Whenever college football appears headed to a lazy Saturday, you should probably cancel all of your pre-existing plans.
playing 7 teams from the former Division I-AA. The marquee game of the day appeared to be a hopeless mismatch – Stanford entered into its game against Oregon as a 24-point underdog. Why even bother, right?
By 2pm, 8-2 South Carolina was tied with Wofford in the second half. It was the first indication that Saturday, November 17, 2012, was going to mark its place in the history of college football. The sport literally changed on Saturday, both on the field and off.
Around the same time UCLA was delivering a shocking beating to crosstown rival USC and Ole Miss was stunning LSU in Death Valley, the news blitzed through Twitter that the Big Ten was very close to inviting Maryland and Rutgers. The greed could be seen dripping from every word in every article. The Big Ten did not need to expand. Maryland was about to throw away a half-century of tradition for a few extra million dollars. Well, eventually, since Maryland is facing a $50 million exit fee and has cried poverty for the past few years.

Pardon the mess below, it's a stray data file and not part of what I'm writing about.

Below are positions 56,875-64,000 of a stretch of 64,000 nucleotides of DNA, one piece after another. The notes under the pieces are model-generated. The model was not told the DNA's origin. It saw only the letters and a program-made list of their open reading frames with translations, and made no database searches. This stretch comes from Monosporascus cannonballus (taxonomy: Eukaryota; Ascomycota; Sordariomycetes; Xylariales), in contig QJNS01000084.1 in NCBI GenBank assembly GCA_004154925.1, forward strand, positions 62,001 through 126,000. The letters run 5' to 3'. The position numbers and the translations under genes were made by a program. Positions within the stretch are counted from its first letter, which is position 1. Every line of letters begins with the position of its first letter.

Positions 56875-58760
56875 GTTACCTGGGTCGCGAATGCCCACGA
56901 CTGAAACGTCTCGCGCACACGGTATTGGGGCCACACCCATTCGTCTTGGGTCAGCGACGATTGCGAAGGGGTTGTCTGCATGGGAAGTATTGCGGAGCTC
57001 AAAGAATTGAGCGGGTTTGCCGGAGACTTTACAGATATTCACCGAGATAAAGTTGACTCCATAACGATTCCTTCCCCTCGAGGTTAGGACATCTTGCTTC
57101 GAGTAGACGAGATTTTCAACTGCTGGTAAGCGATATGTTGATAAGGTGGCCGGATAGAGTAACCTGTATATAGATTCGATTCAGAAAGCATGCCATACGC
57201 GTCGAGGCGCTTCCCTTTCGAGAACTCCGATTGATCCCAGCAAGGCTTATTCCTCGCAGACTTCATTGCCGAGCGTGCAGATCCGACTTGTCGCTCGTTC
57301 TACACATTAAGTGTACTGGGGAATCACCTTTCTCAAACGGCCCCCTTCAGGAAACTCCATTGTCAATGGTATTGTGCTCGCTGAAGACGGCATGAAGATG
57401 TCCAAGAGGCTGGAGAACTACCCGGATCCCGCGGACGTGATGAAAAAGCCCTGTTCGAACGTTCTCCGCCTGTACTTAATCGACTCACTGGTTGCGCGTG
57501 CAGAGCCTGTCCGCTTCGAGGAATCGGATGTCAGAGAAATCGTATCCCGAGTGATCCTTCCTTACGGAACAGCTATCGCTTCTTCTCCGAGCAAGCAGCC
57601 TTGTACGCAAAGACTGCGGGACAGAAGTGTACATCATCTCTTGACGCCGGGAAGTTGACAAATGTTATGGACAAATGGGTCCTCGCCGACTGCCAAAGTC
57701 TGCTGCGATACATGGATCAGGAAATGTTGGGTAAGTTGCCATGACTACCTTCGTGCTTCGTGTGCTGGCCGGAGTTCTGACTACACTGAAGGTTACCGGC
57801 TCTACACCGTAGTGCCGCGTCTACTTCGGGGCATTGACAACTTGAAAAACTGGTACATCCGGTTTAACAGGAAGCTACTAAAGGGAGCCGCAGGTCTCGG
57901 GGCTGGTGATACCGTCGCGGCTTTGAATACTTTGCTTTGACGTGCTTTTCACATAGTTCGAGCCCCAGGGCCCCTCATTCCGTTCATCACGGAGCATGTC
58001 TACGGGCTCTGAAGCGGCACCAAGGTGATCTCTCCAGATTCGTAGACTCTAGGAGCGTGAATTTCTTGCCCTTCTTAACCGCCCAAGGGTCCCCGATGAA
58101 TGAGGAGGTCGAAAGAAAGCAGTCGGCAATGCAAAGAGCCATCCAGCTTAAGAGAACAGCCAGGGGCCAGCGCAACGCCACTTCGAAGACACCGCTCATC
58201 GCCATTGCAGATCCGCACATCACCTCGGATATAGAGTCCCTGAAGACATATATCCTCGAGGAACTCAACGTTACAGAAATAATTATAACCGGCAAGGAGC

Rutgers is, well, Rutgers. It is seen by people who don’t understand how the Northeast works as the key to New York City. Those people seem to forget that New York City’s favorite college football team plays in South Bend.
It is fitting that Notre Dame ended up as the main talking point by the time Saturday night turned into Sunday morning. During the week, much of the words typed leading into a weak slate of games focused on Notre Dame. How the team was hurt by independence. How it was being overlooked despite a strong strength of schedule. How it wasn’t worthy. How Brian Kelly said he would go on Oprah* to plead his case if necessary.
*It was such a Notre Dame thing of Kelly to say he would visit a show that no longer exists.
As USC finished up losing the Pac-12 South and Los Angeles to UCLA, as LSU stunned Ole Miss
and gave Les Miles the chance to make us gaze in wonder again, as the evening games kicked off, there was a palpable sense that the day was not going the way it planned. I mean – who woke up Saturday thinking Rutgers would end up in the Big Ten?